Yes, there are still some details I dislike (mostly the spawning of widget areas and the cumbersome way that pages get pinned together, and how relatively hard it is to center things).  But those thins only matter a little bit.  The gist of Headway is that it’s back, it’s safe to use, and you can do “amazing” without code.

The next steps for Clay and his team should be to tighten up the interface, and UX, and to add the final compliment of blocks.

At some point, if I get to it, I’ll do a full blown tour.

Important Announcement: Nobody Cares About Your Announcements!

Every single time some blogger somewhere (usually ones that nobody reads) says “Hey, Followers: Important Announcement!!!”  I die a little inside.

I used to be that guy.

I used to entertain the delusion that someone gave a crap about what I had to say, about what I was doing next.  I used to entertain the delusions that people eagerly awaited my launch.


I’m not 37 signals.  Nobody cares.

What people want is work, help, relief.  They want stress mitigated, shit handled.  Just handled.  People have delusions of grandeur all the time.  Do the work, shut up about it.  Repeat.

Say You Want To Be an Author (and I don’t).

I have this half-dream of being an author.

It’s kind of like being a lawyer.  I think about it sometimes, but I don’t really have it in me to go through law school.  Instead of increasing my options, for me it seems that law-school would cut them up a little bit.

Anyway, if I was going to become an author, I would do the following:

  1. Read 10-15 books that you love on the low end of the NYT best seller list.  Business nonfiction that you can stomach (let’s say Seth Godin, Made To Stick and the good stuff.).  Understand the heck out of the material.
  2. Look at the acknowledgements. A lot of people that are listed in the backs of those books are awesome. Find them online and join their communities.
  3. After you’ve gotten good attention, find some excuse to post about them.  Link back to them.  Tell them you linked back to them via email.
  4. Offer to do some free work for the person.

That’s getting to the front of the line.  Do the work, don’t be a fool about it.

Five Blogs You Should Probably Read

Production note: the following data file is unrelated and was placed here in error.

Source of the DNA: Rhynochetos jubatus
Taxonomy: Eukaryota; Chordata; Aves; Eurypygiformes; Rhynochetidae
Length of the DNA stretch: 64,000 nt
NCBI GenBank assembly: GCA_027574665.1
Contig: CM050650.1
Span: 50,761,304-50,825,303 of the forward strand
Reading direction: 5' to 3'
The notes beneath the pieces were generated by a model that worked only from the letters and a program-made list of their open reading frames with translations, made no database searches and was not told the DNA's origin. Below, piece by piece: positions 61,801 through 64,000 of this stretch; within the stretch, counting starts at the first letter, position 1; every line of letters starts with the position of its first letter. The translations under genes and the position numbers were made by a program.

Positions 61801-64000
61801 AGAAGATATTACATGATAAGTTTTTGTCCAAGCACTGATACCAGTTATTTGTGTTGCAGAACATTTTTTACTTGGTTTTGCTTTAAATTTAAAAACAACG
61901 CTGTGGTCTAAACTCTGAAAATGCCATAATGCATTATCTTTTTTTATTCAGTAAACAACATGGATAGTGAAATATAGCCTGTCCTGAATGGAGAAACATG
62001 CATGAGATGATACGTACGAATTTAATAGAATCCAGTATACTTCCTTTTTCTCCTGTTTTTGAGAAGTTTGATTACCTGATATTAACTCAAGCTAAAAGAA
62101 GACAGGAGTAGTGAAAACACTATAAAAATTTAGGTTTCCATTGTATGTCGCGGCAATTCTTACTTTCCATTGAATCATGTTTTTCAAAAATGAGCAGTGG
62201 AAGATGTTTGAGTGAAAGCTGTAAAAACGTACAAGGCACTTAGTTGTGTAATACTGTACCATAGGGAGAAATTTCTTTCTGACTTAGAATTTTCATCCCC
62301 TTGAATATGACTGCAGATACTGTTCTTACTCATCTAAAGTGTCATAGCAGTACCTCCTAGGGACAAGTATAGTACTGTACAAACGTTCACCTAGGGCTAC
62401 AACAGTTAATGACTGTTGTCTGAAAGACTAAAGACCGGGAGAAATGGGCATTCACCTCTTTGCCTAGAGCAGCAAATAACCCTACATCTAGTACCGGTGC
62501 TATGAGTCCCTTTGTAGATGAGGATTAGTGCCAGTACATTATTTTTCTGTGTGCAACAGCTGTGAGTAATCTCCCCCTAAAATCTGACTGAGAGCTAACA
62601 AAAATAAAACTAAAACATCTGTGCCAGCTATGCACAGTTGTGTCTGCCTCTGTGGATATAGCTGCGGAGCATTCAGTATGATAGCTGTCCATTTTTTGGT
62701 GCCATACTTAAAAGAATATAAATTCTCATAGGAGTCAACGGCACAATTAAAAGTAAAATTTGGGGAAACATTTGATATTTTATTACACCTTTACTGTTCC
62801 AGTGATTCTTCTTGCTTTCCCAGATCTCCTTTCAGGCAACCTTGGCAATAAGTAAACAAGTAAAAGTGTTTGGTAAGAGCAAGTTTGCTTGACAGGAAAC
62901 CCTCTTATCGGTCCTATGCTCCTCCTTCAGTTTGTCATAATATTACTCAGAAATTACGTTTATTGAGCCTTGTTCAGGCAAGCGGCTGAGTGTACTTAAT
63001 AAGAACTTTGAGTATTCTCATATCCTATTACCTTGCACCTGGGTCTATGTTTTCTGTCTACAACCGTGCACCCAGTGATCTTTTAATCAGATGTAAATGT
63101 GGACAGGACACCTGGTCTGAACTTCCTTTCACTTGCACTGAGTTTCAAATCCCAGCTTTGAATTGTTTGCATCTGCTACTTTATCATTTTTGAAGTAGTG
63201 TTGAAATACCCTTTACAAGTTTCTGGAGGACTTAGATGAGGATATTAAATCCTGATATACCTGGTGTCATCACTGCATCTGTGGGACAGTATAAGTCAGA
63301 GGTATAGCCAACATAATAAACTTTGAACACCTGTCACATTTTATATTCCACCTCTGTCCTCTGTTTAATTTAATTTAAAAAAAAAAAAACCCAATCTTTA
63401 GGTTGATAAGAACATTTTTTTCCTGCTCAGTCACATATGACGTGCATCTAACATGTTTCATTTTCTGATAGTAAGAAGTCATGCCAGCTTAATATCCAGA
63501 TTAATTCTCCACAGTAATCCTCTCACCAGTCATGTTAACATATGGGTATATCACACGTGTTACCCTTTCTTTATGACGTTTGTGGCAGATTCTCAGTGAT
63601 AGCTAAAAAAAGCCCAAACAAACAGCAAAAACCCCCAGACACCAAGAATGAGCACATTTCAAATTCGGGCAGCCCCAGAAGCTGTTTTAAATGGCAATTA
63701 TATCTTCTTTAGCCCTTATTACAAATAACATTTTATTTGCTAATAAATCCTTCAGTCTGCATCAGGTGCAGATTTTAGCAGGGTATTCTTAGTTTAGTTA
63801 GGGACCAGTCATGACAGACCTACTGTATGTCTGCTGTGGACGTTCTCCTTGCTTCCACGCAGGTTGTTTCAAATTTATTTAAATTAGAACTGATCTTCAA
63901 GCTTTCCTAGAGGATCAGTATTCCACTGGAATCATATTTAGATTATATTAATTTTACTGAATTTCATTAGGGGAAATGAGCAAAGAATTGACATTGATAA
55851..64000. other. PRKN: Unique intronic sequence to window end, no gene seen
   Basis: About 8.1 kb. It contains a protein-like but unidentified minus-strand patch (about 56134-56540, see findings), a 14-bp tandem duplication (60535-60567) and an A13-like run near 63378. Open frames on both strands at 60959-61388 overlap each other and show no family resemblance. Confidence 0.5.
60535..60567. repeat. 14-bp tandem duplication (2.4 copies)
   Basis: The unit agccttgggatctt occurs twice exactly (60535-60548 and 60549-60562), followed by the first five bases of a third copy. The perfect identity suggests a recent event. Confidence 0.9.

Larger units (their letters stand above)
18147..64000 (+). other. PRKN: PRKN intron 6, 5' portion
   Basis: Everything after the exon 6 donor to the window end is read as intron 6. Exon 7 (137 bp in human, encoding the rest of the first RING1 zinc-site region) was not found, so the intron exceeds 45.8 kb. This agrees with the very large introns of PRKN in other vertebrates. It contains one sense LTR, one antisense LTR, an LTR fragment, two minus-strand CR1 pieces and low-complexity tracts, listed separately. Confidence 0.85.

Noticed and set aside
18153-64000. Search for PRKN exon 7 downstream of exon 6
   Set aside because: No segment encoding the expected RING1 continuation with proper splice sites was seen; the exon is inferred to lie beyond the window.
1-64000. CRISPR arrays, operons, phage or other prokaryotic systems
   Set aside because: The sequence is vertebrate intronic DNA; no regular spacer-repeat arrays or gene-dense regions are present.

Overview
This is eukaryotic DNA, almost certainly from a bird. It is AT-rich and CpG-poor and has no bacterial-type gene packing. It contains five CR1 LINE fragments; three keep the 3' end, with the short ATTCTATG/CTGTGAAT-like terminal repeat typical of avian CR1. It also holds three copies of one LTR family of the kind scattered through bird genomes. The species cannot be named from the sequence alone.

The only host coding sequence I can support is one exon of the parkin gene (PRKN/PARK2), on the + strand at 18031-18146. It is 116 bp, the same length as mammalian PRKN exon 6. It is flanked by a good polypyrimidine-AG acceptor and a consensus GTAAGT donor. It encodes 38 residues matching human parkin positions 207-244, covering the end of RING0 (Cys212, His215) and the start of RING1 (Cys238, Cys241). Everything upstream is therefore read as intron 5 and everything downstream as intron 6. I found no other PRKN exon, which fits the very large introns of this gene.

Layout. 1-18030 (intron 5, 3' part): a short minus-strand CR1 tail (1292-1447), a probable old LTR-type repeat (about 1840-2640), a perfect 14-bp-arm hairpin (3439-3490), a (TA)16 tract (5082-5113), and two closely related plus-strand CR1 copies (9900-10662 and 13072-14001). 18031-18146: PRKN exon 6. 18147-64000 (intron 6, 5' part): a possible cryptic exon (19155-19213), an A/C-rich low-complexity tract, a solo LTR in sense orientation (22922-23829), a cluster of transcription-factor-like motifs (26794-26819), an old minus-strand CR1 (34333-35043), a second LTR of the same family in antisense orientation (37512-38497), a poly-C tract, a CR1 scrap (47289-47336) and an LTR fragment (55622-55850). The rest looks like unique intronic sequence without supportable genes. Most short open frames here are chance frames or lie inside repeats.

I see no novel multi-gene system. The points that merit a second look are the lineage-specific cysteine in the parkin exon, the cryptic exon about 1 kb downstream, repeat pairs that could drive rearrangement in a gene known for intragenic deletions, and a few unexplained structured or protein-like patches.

This year has been fantastic for me.

I stopped being über present on Twitter and I went back to Google Reader and caught up with a ton of blogs.  I have more and better relationships because I’m working at a pace that works for me. I’m still around on Twitter, but…I’m more interested in blogs. I’m learning more and getting good books to read.

There are a few blogs that you should probably be reading regularly.

They are my favorite reads when they show up in Reader.

JeffTurner.Info - Jeff has been a semi-witting mentor of mine.  I’ve learned a ton from him, and he’s part of the reason why Simplifilm will do what it does this year (whatever that might be).  Start here.  He doesn’t post all that often, but he certainly has something to say.

RyanHoliday.Net - It’s been a fabulous read.  The theme – generally – is escaping delusion – particularly self delusion.  His Reading List is excellent place start, and I’ve got a couple of books to read and I’ll finally have that behind me (I took a couple detours in neurology and economics, otherwise I would have been). There’s never been a bad post.

Feld.Com: Brad Feld is probably my favorite VC. Of the ones I’ve interacted with he’s the most responsive via email (nobody is close when you have something good to say).  His blog – and the themes of his company (the Foundry Group) have been working.  He’s probably the most intellectually honest VC out there. I appreciate him a lot.

Teenage Kicks:  It’s a rock and roll blog. It is a “fan” of rock music. They post criticism. They “get” rock and music.  Been great for music discovery, and they share the same obsession with The Hold Steady that I have.

WillieJackson.Com: Nobody this year has set a better example for me than Will.  He’s an understated force of nature.  It’s been a blast watching him go from some dude that was willing to do websites on the cheap to engineering things at the highest level.  He’s Start here, or here.

This was a fantastic year for me. There are other fantastic places to get information. Cheers to a fantastic year.